|Publication number||US7758702 B1|
|Application number||US 11/275,468|
|Publication date||Jul 20, 2010|
|Filing date||Jan 6, 2006|
|Priority date||Jan 7, 2005|
|Publication number||11275468, 275468, US 7758702 B1, US 7758702B1, US-B1-7758702, US7758702 B1, US7758702B1|
|Inventors||Eric C. Huffman|
|Original Assignee||Bissell Homecare Inc.|
|Export Citation||BiBTeX, EndNote, RefMan|
|Patent Citations (6), Referenced by (1), Classifications (12), Legal Events (4)|
|External Links: USPTO, USPTO Assignment, Espacenet|
This application claims the benefit of U.S. provisional application Ser. No. 60/593,359, filed Jan. 7, 2005, which is incorporated herein in its entirety.
1. Field of the Invention
This invention relates to extraction cleaning. In one of its aspects, the invention relates to an upright extraction cleaning machine with enhanced surface cleaning. In another of its aspects, the invention relates to an extraction cleaning machine with a heated cleaning solution. In yet another of its aspect, the invention relates to a method of surface cleaning with surface heating.
2. Description of the Related Art
Upright extraction cleaning machines have been used for removing dirt from surfaces such as carpeting and bare floors. The known extraction cleaning machines can be in the form of a canister-type unit, as disclosed in U.S. Pat. No. 5,237,720 to Blase et al., or an upright unit, as disclosed in U.S. Pat. No. 6,131,237 to Kasper, et al.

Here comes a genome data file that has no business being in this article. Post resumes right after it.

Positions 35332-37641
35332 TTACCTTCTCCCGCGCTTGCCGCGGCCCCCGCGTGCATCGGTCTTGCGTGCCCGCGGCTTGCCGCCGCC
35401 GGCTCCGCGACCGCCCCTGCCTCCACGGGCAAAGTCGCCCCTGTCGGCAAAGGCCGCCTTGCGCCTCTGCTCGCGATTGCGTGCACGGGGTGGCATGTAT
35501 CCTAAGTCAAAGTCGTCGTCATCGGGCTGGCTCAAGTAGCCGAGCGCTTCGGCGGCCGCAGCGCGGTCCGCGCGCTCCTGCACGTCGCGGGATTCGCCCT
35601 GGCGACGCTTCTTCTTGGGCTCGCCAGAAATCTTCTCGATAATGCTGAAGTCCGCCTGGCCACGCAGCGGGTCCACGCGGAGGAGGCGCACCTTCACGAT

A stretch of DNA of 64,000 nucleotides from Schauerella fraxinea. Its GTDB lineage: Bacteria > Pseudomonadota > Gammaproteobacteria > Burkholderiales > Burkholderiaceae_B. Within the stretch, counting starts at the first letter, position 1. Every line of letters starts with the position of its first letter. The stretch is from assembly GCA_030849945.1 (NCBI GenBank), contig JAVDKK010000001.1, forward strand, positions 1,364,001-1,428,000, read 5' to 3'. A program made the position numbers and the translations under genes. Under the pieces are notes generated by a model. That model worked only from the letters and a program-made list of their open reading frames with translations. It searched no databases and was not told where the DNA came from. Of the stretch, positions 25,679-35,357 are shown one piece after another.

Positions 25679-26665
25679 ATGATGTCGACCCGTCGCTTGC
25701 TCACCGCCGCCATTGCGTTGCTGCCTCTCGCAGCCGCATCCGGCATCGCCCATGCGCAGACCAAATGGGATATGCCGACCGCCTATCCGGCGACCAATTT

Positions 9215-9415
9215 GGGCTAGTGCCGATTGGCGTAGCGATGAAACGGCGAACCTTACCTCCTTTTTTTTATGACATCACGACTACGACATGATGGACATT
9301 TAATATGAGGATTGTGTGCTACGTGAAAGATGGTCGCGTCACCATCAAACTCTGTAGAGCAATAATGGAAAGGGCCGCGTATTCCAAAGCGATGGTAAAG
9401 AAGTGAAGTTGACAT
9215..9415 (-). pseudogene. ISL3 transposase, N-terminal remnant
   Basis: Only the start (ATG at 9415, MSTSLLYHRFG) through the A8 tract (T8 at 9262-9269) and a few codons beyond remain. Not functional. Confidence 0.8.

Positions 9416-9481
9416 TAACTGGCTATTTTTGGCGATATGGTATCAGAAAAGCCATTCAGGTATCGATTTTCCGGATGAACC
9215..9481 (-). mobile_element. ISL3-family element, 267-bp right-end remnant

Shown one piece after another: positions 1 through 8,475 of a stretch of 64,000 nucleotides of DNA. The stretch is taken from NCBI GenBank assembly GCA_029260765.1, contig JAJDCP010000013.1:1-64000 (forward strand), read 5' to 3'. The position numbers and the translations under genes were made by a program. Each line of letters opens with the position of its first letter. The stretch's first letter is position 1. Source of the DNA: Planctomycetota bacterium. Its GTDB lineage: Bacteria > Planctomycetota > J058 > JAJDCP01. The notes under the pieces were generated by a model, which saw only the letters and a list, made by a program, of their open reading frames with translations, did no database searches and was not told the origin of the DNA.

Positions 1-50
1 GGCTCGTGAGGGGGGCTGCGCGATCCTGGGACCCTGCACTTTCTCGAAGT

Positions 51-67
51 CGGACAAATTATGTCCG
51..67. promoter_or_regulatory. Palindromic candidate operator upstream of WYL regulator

Either type of unit contains a fluid delivery system for depositing a quantity of cleaning solution on the surface to be cleaned. The cleaning solution dissolves the dirt, removes the dirt from the surface, and places the dirt in suspension, which aids in the vacuum removal of the dirt from the surface. The solubility of the dirt in the cleaning solution can be increased by heating the cleaning solution. The cleaning solution is typically heated with an in-line heater or an immersion heater in a cleaning solution tank prior to being deposited on the surface to be cleaned.
The heated cleaning solution tends to cool during the time that the cleaning solution travels from the in-line heater to the surface to be cleaned. The heating solution is further cooled upon contact with the surface. Additional cooling can take place between the time that the heating solution contacts the surface and the time that the solution and dirt is to be extracted from the surface. This loss of heat can reduce the effectiveness of the cleaning solution.
A portable cleaning apparatus comprises a module for movement along a surface to be cleaned, the module having a cleaning liquid dispensing system for applying a cleaning liquid to the surface, and a suction nozzle associated with the base module. According to the invention, a heating element is associated with the base module for heating the surface to be cleaned to enhance cleaning effectiveness.
In one embodiment of the invention, the heating element is adapted to heat the surface concurrent with the application of the cleaning liquid.
In another embodiment of the invention, the heating element is located at a forward portion of the module.
In another embodiment, the heating element comprises a rectilinear body extending laterally across the base module.
In another embodiment, the heating element comprises a plurality of teeth that are adapted to project into the carpet.
In yet another embodiment, the heating element comprises a roller. In another embodiment, the heating element is heated by electricity, heated air, or heated liquid.
Further according to the invention, a method for cleaning a surface comprises the steps of heating the surface; applying a cleaning fluid to the surface; entraining dirt and debris in the cleaning fluid; extracting the cleaning fluid with the entrained dirt and debris from the surface; and collecting the extracted cleaning fluid with the entrained dirt and debris.